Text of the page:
For far too long feminists of color, feminists with disabilities, and third world feminists have separately attempted to ally with mainstream feminists. I think it's time for us to learn from each other's experiences and give up this notion that mainstream feminists are willing to be good-faith partners in some supposedly common struggle. We need to stop taking it for granted that those who do speak out should be able to "take one for the home team" to times indefinite. As a feminist with disabilities, I can say with authority that we represent a vast un-tapped resource that could be put to use right now. I suspect that within other branches of non-mainstream feminism there are many unused or under-used talents as well. It's time we realized that our feminist movement is actually bigger and more effective than that of the old vanguard. They already see it which is why they are willing to denigrate those who refuse to be their mammies and coddle their egos. Unless we (non-mainstream feminist bloggers) are willing to settle for the sort of negative peace that Dr. King referred to, it's high time we stop sitting idly by while these people attempt to run writers like Nubian out of the blogosphere. It's not enough to just discuss things after bloggers of color are harassed into a state of mental exhaustion. Just like Dr. King took his fight to the heart of the south, we need to start taking our words to the heart of the fight and start firing back whenever we see them attempting to take over the safe spaces that we need in order to accomplish that which they'll never get around to accomplishing for us.

An atmosphere like that will help us hold on to bloggers like Nubian who have a lot to offer in the way of feminist insights but don't have the stomach to deal with the attack dogs. I'm not going to say that this is something other people need to do without getting involved myself, so let me be the first to offer my services. If you're being harassed, just drop a line in my comments section and I'll gladly drop by your blog. Feminists like me just might be the wild card that nobody saw coming. Besides, I always did find it absolutely cathartic to tear jerks like them a new one.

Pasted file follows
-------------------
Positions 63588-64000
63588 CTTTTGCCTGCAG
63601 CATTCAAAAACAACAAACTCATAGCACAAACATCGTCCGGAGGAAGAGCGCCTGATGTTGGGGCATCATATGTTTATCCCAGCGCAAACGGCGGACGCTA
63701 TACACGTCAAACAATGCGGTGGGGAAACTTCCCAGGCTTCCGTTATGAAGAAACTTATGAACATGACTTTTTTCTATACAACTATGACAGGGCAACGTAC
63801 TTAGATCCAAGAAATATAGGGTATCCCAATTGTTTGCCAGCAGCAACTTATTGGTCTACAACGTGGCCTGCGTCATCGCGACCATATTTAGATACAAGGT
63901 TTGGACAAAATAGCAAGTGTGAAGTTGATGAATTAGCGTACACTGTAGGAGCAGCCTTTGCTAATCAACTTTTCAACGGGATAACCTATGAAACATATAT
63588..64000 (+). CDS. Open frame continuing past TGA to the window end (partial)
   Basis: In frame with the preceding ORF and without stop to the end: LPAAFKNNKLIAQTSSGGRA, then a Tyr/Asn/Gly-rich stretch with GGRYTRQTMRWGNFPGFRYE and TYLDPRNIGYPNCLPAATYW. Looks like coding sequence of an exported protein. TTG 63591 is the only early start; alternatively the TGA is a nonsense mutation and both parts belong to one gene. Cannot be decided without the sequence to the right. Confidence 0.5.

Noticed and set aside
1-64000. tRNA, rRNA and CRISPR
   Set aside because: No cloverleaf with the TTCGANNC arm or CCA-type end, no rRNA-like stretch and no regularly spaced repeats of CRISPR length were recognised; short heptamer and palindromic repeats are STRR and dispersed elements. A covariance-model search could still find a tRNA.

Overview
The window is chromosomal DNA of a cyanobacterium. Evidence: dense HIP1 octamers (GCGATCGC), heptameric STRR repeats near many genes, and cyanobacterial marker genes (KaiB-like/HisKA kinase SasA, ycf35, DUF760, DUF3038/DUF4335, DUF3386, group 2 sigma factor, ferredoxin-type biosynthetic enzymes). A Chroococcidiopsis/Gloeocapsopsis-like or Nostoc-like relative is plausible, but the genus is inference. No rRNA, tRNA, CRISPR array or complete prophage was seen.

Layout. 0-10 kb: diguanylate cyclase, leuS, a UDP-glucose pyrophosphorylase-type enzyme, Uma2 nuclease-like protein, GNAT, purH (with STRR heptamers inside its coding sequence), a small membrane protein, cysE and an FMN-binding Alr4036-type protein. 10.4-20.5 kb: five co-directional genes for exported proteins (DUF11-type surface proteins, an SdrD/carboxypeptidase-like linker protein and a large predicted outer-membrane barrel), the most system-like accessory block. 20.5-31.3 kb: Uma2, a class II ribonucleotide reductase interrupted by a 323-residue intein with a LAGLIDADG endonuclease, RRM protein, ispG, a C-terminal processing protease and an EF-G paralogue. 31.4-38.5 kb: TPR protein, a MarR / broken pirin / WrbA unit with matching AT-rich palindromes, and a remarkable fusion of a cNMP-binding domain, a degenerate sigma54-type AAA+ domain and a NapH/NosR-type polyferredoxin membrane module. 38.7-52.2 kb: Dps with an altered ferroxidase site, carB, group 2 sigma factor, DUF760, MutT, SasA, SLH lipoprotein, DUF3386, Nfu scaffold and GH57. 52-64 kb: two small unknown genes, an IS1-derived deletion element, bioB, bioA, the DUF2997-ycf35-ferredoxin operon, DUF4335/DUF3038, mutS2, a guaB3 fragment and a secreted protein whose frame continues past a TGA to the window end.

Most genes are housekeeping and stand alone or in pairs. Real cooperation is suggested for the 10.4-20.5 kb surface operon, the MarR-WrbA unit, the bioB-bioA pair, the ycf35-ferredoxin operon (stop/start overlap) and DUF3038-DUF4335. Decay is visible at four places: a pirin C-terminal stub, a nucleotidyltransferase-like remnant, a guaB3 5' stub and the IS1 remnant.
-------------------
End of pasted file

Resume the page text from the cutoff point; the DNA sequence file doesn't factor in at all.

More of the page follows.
Anonymous said...

I wanted to take a gander and your blog, catch up, see how things were. I thought this was raw truth, I wish we could all be honest with ourselves.

I miss you over on CL and BV.



Professor Zero said...

The amount of heat the Nubian got was a real eye opener for me. I work partly in women's studies, and I'm moving out of *academic* feminism because I am tired of dealing with people yet more confused than Nio, but I had not yet seen it get this bad !!!

On the Nubian:

1. She is very diplomatic. (At one early point, I actually felt impatient with her degree of patience ... but I take that back, it was based on a misinterpretation.)

2. She is not really all that 'out there'. Yes, she's not white, or straight, or middle of the road, or quiet. But what she says is very sound, academically and politically.

bint alshamsa said...

Professor Zero:

You're absolutely right about Nubian. I'm no authority on feminism but I'm damned good with Logic. I've noticed that none of her detractors have been able to point out any logical fallacies in what she writes. To me, that's all that matters.

brownfemipower said...

girl, NO WAY you were a conservative!!!??!?!?!?!?! haha, that is truely mistifying and INSANE!!!!!!! (hee hee, on a side note, if poorboy could have space to post on my blog, then fer sher you could to no matter what!!!)

I agree with your entire post. We need voices like nubian's if ONLY so that we don't have to constantly take the scraps that white feminists are willing to offer us. Your quote was absolutly SO interesting, because i've been looking at this recent mess through the eyes of other woc feminists like audre lorde and gloria anzaldua, i had no idea that mlk wrote such intense words, especially at the beginning of his career--i always pictured hismore radical stuff coming later on...

You are going to have to absolutly let us know what is going on with your audre lorde reading...maybe we can even hold a discussion aboutit over on the rwoc think tank--I always find it imperative that when i need a new theory, to have some space with some good minds to bounce ideas back and forth and push myself even further to develop ideas even further--that's the one thing i really really miss about my undergraduate program--there were lots of amazing woc discussing woc feminism every mwf for two hours you know???